Tomorrow is Yom Kippur, the culmination of 40 days of spiritual introspective reflection. We just got back from the Kotel (the Western Wall), where they've been saying slichot every night (except Fridays) for almost seven weeks; slichot being the (mostly medieval) prayers recited at this time of year. There were easily 50,000 people there, perhaps double, and with masses of people coming and going all night long the total will probably be 200-250,000. Who are they? Jews. Mostly Israelis, though you heard some English from the Teaneck crowd of young Modern-Orthodox students here for a year or two. I'd say that well more than half were non-religious, or at least non-religious in their daily lives. At about 11pm the sephardi Chief Rabbi arrived (or was it his far greater predecessor, the Rav Ovadia?) and one of his fellows was leading the services through the PA system, and it was clear that many of the obviously secular folks knew the services by heart. Ten of thousands of people singing together is quite impressive.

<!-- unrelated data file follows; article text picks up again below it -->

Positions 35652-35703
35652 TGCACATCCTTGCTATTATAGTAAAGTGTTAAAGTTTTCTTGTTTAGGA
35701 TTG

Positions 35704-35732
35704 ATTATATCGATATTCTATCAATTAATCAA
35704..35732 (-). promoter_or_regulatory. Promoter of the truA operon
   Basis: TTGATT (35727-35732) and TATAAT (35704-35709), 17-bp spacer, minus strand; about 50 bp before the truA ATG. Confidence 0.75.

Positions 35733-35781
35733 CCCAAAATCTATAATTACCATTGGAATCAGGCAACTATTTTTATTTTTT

Meanwhile, large numbers of tourists were wandering round the old city (and not only the old city), hearing tales of Jerusalem. They'll get to the Wall later tonight. By tourists, I mean of course Israelis; the groups are mostly secular.
While tonight is probably more crowded than most, the phenomenon has been going on since Tisha Be'Av, exactly two months ago; it's a custom that has been growing year by year in popularity: some night in August or September the Israelis go up to Jerusalem, tour the city, and eventually, late at night, they converge for slichot at the Kotel. There's no way their number is smaller than 5-600,000 people, and it well may be more; this, from a Jewish population of about 6,000,000. That young Arab who ploughed his car into a group of soldiers late one night a few weeks ago: they weren't on duty, they were touring, and were on their way to the Kotel for slichot. Not that any of the foreign media mentioned this, because even had they known it's most likely a phenomenon they can't even begin to fathom.
But I expect the forbears of these tourists, the past 80-100 generations, they'd appreciate it.